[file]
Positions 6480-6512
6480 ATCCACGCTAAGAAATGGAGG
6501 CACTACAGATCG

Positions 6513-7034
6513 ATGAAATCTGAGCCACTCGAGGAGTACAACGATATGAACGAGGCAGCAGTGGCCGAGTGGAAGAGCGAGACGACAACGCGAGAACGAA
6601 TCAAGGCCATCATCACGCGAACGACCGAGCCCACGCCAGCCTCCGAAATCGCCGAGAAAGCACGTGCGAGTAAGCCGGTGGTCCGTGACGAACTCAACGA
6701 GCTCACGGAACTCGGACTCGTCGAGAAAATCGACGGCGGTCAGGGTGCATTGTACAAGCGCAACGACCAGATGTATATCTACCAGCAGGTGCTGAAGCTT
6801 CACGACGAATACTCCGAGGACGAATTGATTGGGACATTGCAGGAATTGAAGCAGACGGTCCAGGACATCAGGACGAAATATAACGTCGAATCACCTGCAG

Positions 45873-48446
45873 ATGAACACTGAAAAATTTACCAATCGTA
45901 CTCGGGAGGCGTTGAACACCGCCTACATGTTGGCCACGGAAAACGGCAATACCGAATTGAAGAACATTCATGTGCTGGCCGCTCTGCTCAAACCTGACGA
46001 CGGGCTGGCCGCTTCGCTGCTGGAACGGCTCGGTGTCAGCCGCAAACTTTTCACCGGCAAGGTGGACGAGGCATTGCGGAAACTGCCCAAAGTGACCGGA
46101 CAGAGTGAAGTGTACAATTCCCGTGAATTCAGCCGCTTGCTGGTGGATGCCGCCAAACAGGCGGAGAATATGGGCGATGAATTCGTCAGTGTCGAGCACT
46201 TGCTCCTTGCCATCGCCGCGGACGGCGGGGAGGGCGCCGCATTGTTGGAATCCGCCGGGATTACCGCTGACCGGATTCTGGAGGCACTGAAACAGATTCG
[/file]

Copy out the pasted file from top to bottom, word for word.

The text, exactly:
Positions 6480-6512
6480 ATCCACGCTAAGAAATGGAGG
6501 CACTACAGATCG

Positions 6513-7034
6513 ATGAAATCTGAGCCACTCGAGGAGTACAACGATATGAACGAGGCAGCAGTGGCCGAGTGGAAGAGCGAGACGACAACGCGAGAACGAA
6601 TCAAGGCCATCATCACGCGAACGACCGAGCCCACGCCAGCCTCCGAAATCGCCGAGAAAGCACGTGCGAGTAAGCCGGTGGTCCGTGACGAACTCAACGA
6701 GCTCACGGAACTCGGACTCGTCGAGAAAATCGACGGCGGTCAGGGTGCATTGTACAAGCGCAACGACCAGATGTATATCTACCAGCAGGTGCTGAAGCTT
6801 CACGACGAATACTCCGAGGACGAATTGATTGGGACATTGCAGGAATTGAAGCAGACGGTCCAGGACATCAGGACGAAATATAACGTCGAATCACCTGCAG

Positions 45873-48446
45873 ATGAACACTGAAAAATTTACCAATCGTA
45901 CTCGGGAGGCGTTGAACACCGCCTACATGTTGGCCACGGAAAACGGCAATACCGAATTGAAGAACATTCATGTGCTGGCCGCTCTGCTCAAACCTGACGA
46001 CGGGCTGGCCGCTTCGCTGCTGGAACGGCTCGGTGTCAGCCGCAAACTTTTCACCGGCAAGGTGGACGAGGCATTGCGGAAACTGCCCAAAGTGACCGGA
46101 CAGAGTGAAGTGTACAATTCCCGTGAATTCAGCCGCTTGCTGGTGGATGCCGCCAAACAGGCGGAGAATATGGGCGATGAATTCGTCAGTGTCGAGCACT
46201 TGCTCCTTGCCATCGCCGCGGACGGCGGGGAGGGCGCCGCATTGTTGGAATCCGCCGGGATTACCGCTGACCGGATTCTGGAGGCACTGAAACAGATTCG